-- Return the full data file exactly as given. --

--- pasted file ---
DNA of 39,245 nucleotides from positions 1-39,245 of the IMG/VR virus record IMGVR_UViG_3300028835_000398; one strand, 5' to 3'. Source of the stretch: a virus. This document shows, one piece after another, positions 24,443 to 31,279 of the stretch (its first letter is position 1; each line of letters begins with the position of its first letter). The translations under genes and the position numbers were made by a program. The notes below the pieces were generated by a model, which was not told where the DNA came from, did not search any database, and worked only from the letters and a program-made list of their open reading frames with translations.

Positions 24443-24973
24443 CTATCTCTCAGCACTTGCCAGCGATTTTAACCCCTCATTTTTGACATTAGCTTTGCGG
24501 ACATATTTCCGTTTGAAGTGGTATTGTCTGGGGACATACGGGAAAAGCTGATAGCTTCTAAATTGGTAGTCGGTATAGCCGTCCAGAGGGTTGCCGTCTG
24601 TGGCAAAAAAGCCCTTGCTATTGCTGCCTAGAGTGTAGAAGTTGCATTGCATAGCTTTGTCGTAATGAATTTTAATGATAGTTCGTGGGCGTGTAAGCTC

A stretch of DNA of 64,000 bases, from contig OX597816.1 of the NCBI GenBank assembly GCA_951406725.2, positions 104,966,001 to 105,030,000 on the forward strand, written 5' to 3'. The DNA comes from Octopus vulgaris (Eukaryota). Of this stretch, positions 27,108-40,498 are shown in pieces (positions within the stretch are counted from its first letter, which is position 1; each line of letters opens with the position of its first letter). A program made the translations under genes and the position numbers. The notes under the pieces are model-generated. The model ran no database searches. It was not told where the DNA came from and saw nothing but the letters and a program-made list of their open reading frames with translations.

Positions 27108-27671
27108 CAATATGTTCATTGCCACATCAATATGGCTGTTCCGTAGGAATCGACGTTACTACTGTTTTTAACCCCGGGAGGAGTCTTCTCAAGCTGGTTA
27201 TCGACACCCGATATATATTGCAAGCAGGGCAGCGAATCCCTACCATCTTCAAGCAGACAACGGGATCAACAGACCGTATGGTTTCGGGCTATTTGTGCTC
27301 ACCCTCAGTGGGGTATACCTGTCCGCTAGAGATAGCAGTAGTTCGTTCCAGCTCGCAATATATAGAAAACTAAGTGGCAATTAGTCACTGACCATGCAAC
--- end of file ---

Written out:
DNA of 39,245 nucleotides from positions 1-39,245 of the IMG/VR virus record IMGVR_UViG_3300028835_000398; one strand, 5' to 3'. Source of the stretch: a virus. This document shows, one piece after another, positions 24,443 to 31,279 of the stretch (its first letter is position 1; each line of letters begins with the position of its first letter). The translations under genes and the position numbers were made by a program. The notes below the pieces were generated by a model, which was not told where the DNA came from, did not search any database, and worked only from the letters and a program-made list of their open reading frames with translations.

Positions 24443-24973
24443 CTATCTCTCAGCACTTGCCAGCGATTTTAACCCCTCATTTTTGACATTAGCTTTGCGG
24501 ACATATTTCCGTTTGAAGTGGTATTGTCTGGGGACATACGGGAAAAGCTGATAGCTTCTAAATTGGTAGTCGGTATAGCCGTCCAGAGGGTTGCCGTCTG
24601 TGGCAAAAAAGCCCTTGCTATTGCTGCCTAGAGTGTAGAAGTTGCATTGCATAGCTTTGTCGTAATGAATTTTAATGATAGTTCGTGGGCGTGTAAGCTC

A stretch of DNA of 64,000 bases, from contig OX597816.1 of the NCBI GenBank assembly GCA_951406725.2, positions 104,966,001 to 105,030,000 on the forward strand, written 5' to 3'. The DNA comes from Octopus vulgaris (Eukaryota). Of this stretch, positions 27,108-40,498 are shown in pieces (positions within the stretch are counted from its first letter, which is position 1; each line of letters opens with the position of its first letter). A program made the translations under genes and the position numbers. The notes under the pieces are model-generated. The model ran no database searches. It was not told where the DNA came from and saw nothing but the letters and a program-made list of their open reading frames with translations.

Positions 27108-27671
27108 CAATATGTTCATTGCCACATCAATATGGCTGTTCCGTAGGAATCGACGTTACTACTGTTTTTAACCCCGGGAGGAGTCTTCTCAAGCTGGTTA
27201 TCGACACCCGATATATATTGCAAGCAGGGCAGCGAATCCCTACCATCTTCAAGCAGACAACGGGATCAACAGACCGTATGGTTTCGGGCTATTTGTGCTC
27301 ACCCTCAGTGGGGTATACCTGTCCGCTAGAGATAGCAGTAGTTCGTTCCAGCTCGCAATATATAGAAAACTAAGTGGCAATTAGTCACTGACCATGCAAC